The price tag on the Marine Corps' Expeditionary Fighting Vehicle (PDF) has gone up 168 percent--just one of the military's flagship programs that cost more, take longer to produce, and deliver less, according to a government report.
The military has doubled the amount it will spend on new weapons systems since 2000, but many are behind schedule or cannot deliver on the crucial technological innovations, the Government Accounting Office (GAO) found in an annual review of 72 high-profile programs.
Proposed spending has rocketed from $790 billion to $1.6 trillion since 2000, a 26 percent increase, according to the … Read more
You really have to hand it to the United States. After putting up a remarkable ruckus in November when a Chinese rocket annihilated an old satellite and spread undetermined amounts of debris orbiting Earth, the United States government has decided to do the same to a malfunctioning spy satellite that could rain sizable and toxic debris somewhere on the planet if not destroyed. And China's government urges caution.
The situation is hard to grasp. According to the International Herald Tribune, China and Russia have recently called for a ban on all space weapons, which the United States has opposed. … Read more
This was sent to us by a tipster. I don't normally spend my time reading RifleGear.com, but from the likes of this item, maybe I should.
Awhile back we were treated to a hilarious Photoshop job called the HK-47--an assault rifle decorated with images of everybody's favorite nonpornographic, nontentacled Japanese import, Hello Kitty. We were sad to learn that it was, well, Photoshopped.
After years of development, a new class of weapon that uses computer-controlled electronic ignition instead of primers to fire projectiles may be finally taking its much coveted place in the U.S. military inventory.
Brisbane, Australia-based Metal Storm has delivered a four-barrel weapon to the Naval Surface Warfare Center for testing that uses a small electrical current instead a conventional firing pin to deliver stacked rounds at an astounding rate.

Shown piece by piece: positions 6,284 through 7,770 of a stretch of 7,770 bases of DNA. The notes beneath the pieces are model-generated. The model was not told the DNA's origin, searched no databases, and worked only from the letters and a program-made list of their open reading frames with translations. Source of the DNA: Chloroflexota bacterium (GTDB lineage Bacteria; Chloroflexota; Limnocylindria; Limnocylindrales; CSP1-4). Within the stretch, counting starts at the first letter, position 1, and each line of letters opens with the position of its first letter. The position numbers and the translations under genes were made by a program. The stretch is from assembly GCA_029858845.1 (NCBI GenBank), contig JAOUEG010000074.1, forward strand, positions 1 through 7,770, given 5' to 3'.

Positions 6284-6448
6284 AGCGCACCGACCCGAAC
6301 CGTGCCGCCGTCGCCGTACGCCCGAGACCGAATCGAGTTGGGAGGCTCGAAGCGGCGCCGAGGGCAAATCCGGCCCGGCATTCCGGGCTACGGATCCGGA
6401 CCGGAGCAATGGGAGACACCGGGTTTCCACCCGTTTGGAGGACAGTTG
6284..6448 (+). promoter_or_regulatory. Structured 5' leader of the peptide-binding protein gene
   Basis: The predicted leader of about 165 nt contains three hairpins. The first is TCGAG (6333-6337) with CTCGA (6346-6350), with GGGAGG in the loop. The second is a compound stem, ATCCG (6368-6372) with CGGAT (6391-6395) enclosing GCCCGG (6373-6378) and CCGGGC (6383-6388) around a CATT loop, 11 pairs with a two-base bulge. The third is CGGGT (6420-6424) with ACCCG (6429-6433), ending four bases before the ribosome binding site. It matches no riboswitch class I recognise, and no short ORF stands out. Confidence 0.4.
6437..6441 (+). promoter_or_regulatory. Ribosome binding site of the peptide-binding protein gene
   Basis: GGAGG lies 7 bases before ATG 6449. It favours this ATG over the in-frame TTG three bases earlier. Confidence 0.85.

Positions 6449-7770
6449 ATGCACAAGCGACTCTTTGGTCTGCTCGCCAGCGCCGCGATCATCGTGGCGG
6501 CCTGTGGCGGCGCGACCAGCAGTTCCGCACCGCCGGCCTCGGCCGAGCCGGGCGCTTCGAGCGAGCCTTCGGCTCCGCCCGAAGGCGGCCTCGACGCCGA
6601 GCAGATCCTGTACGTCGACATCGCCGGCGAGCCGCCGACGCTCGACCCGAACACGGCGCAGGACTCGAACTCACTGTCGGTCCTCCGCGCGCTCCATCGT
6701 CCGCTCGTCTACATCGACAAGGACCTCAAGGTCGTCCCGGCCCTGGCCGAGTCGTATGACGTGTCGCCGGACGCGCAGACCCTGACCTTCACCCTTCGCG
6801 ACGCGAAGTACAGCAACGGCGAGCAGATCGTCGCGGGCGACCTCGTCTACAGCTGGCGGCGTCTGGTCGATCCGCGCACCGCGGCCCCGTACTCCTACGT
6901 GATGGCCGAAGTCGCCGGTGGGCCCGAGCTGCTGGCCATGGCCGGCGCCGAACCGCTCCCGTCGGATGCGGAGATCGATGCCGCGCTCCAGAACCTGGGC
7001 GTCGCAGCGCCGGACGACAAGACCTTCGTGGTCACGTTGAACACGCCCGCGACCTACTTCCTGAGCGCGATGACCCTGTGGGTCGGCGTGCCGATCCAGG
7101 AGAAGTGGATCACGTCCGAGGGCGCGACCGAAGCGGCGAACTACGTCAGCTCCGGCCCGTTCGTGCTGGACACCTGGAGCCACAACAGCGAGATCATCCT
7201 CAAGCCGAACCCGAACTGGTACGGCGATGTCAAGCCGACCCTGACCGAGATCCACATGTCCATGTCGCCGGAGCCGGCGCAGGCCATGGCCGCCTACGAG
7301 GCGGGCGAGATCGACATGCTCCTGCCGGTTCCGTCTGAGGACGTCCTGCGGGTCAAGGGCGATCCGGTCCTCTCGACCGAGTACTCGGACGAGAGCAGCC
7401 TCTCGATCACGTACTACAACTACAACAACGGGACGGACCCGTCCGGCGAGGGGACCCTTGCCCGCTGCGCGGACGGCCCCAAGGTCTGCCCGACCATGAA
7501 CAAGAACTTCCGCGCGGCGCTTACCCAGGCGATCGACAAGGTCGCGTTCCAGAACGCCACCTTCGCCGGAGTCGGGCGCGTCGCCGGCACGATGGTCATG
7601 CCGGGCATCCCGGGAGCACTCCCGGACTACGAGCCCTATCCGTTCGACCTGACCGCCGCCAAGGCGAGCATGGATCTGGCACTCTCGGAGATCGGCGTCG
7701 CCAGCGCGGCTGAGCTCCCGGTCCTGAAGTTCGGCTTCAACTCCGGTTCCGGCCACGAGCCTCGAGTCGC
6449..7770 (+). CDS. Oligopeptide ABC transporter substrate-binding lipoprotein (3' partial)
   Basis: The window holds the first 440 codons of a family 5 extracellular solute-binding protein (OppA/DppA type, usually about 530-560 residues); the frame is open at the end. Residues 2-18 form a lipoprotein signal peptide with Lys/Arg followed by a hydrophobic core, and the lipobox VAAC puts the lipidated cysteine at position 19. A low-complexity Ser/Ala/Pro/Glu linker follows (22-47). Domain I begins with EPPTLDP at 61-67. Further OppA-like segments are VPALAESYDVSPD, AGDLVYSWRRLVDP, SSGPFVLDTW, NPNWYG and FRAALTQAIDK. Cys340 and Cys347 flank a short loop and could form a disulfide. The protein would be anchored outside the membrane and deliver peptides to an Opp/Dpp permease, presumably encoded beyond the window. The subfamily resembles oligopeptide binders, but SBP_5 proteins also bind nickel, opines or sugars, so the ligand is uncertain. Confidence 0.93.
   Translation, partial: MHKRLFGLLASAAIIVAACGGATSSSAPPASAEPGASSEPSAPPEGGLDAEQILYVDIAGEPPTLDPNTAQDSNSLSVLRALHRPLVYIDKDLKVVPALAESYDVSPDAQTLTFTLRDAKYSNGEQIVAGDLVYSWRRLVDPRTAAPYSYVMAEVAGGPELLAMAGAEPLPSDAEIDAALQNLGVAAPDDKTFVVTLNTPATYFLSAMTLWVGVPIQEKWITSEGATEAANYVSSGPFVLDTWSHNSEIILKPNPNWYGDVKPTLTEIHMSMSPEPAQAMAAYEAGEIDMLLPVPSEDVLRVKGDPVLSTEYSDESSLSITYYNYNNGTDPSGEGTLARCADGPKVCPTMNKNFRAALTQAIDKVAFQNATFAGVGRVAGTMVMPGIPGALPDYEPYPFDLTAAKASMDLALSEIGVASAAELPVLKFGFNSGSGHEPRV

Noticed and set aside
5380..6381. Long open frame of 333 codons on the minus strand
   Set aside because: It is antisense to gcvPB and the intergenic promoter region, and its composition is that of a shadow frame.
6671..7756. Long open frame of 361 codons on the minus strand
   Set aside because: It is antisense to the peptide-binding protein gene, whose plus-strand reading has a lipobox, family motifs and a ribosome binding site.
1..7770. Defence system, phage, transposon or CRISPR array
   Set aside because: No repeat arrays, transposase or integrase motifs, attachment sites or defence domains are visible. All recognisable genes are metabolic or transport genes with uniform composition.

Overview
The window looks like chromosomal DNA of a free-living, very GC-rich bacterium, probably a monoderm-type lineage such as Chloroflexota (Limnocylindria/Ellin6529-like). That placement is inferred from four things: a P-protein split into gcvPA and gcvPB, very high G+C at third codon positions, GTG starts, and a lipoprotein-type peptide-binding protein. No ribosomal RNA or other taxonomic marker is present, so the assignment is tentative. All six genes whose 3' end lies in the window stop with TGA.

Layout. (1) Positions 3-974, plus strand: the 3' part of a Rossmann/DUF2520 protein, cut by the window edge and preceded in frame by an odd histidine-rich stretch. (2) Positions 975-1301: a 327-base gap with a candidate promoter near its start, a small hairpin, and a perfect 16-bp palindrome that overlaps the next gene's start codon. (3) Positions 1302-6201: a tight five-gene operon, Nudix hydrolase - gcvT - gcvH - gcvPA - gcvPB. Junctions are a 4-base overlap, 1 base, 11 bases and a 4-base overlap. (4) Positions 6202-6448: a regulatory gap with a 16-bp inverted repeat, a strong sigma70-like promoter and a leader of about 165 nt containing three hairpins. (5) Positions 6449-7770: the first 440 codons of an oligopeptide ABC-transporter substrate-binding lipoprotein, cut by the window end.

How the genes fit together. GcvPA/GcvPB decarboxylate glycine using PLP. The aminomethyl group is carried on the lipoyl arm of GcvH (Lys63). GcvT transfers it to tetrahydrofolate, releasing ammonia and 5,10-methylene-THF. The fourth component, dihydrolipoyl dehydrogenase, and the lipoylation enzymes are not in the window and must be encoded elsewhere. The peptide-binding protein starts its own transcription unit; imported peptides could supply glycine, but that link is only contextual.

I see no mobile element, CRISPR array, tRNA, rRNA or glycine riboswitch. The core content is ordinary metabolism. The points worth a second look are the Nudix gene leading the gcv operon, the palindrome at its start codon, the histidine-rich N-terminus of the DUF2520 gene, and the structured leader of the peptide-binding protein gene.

How astounding? Try 1 million rounds per minute. That's the rate, by the way, not the volume; still, there's no way you want to be anywhere near the … Read more
The next time an officer in blue pulls out a weapon, say cheese. Because attached to the barrel might be a lipstick-sized camera that starts videotaping the moment the pistol is drawn from its holster.
Such gun barrel cameras are part of a high-tech law enforcement agenda designed to help prove who's in the right--and the wrong--during a shootout. Of course, there's no accounting for the occasional "malfunction." Nor would we be surprised if some of those clips mysteriously found their way onto YouTube. That aside, it sure beats Thailand's idea of shaming errant cops … Read more
As regular readers of this blog very well know, our overlord Mike Yamamoto is terrified of Hello Kitty and believes wholeheartedly that the pink-and-white feline is trying to take over the world. So, you can imagine, when I found evidence of an (unofficial) Hello Kitty assault rifle on BoingBoing (appropriately called the HK-47), I decided that maybe I ought to believe Mike and start getting worried.
Unfortunately, there isn't really a Hello Kitty assault rifle. The site that BoingBoing links to, "GlamGuns," is a parody site. You can't really commission them to create you a Hello … Read more
Does the right to bear arms also apply to robots?
That's no longer a question for idle speculation. And the answer appears to be a quiet but distinct yes.
These aren't autonomous robots, of course (so begone, you Terminator nightmares, at least for now). They're standard-issue remote-controlled machines like Foster-Miller's low-to-the-ground Talon, which has been put to good use in dangerous places for less-aggressive duties such as finding and neutralizing roadside bombs. That means a human operator well versed in the rules of engagement would make the actual decision on whether to shoot.
But their use … Read more
In its quest to develop laser weapons, the Pentagon is aiming both high and low.
The sky-high plans for the Airborne Laser call for a squadron of 747s that would train chemically generated laser beams on ICBMs (intercontinental ballistic missiles) to knock out those missiles long before they become a threat to targets in the United States. A "lethality" test of that system is scheduled for 2009, though if past delays are any indication of future performance...
For a more down-to-earth system, look no further than a truck-mounted solid-state laser now in the early stages of development. Rather … Read more
News.com reporter Daniel Terdiman visited the Titan Missile Museum in Sahuarita, Ariz., as part of his Road Trip 2007 around the Southwest.
Located about 20 miles south of Tucson, the museum is located on a former Titan missile launching site. There, crews of four worked 24-hour shifts during which two people always had to be together to ensure safety and security. In this image, the tip of the missile--with warhead removed--is viewed from above through a glass window that allows museum visitors to peer down into the silo.
See more of his photos from the exhibition here.